Identifying Root Causes For Literacy Inequities in the Williamsburg County Education System
Keywords:literacy rates, public education, private education, third grade students, Williamsburg County, Horry County, public funding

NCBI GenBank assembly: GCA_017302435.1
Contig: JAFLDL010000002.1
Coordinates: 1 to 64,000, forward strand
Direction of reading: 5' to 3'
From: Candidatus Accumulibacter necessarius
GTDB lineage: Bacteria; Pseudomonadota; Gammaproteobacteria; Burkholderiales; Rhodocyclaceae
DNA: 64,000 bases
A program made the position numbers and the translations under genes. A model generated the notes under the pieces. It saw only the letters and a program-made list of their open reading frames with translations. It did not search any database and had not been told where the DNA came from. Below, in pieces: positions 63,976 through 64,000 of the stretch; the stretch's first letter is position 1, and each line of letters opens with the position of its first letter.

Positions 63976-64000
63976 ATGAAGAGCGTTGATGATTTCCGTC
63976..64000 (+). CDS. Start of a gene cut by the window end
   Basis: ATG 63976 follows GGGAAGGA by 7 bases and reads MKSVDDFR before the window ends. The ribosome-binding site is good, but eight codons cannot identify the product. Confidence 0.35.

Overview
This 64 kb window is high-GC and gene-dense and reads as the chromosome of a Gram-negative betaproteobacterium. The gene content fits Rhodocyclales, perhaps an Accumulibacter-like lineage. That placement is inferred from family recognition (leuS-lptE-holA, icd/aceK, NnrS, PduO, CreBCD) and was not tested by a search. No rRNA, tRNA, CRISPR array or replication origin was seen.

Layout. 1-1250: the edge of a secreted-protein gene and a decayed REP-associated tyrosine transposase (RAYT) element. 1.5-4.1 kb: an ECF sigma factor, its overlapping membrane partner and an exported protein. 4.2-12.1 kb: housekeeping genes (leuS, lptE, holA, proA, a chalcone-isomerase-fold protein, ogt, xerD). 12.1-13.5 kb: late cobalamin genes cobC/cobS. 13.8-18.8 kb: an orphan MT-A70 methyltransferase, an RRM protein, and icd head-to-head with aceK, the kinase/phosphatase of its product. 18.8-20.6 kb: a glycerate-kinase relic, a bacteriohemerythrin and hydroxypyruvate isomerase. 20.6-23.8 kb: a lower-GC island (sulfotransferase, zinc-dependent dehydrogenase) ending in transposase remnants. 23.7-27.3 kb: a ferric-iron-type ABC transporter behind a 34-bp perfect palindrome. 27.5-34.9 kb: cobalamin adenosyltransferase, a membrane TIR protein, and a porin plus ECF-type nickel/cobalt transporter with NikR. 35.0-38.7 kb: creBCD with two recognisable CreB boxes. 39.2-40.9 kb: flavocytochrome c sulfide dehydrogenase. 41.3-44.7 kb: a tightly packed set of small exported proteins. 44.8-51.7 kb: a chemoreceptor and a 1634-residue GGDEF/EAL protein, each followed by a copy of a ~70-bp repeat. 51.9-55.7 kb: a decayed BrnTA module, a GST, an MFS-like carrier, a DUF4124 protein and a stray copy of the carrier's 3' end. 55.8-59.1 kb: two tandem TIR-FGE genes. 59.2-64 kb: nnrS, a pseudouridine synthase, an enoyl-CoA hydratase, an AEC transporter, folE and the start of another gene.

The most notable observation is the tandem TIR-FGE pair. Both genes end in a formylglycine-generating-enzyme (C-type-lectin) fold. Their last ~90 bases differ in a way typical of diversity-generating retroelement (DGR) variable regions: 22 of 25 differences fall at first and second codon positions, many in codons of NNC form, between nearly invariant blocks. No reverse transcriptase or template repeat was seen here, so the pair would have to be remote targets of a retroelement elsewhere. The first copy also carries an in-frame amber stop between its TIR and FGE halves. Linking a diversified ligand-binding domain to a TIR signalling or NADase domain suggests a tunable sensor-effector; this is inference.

There appears to be an alarming attention drawn to the low literacy rates of American citizens in the past years. The ability to read is often used synonymously with the ability to be a good citizen, hold a satisfactory job, and perform daily duties. Yet, literacy rates have fallen over the last several years. One county in particular that frames this issue is Williamsburg County of South Carolina. In Williamsburg County learning how to read ceases being taught in the third grade; from then on it is assumed that a student can read. Poor public school success rates have paved the way for private schools to outnumber public schools in the area. Because of this phenomenon, a racial literacy gap has subsequently developed in the county. Here, I propose that school budgets have an influence on the presence of this phenomenon. I hypothesize that the higher a school’s budget is, the higher their general success rate in ELA studies will be. My research finds that while this may be true for Williamsburg County, other counties in the state do not mirror these same results. Additionally, I find no evidence to support the subsequent hypothesis that school budget has a correlation with literacy success rates of particular demographics. Given the results of this research, other questions as to indicating factors of school success are left unanswered for future research.
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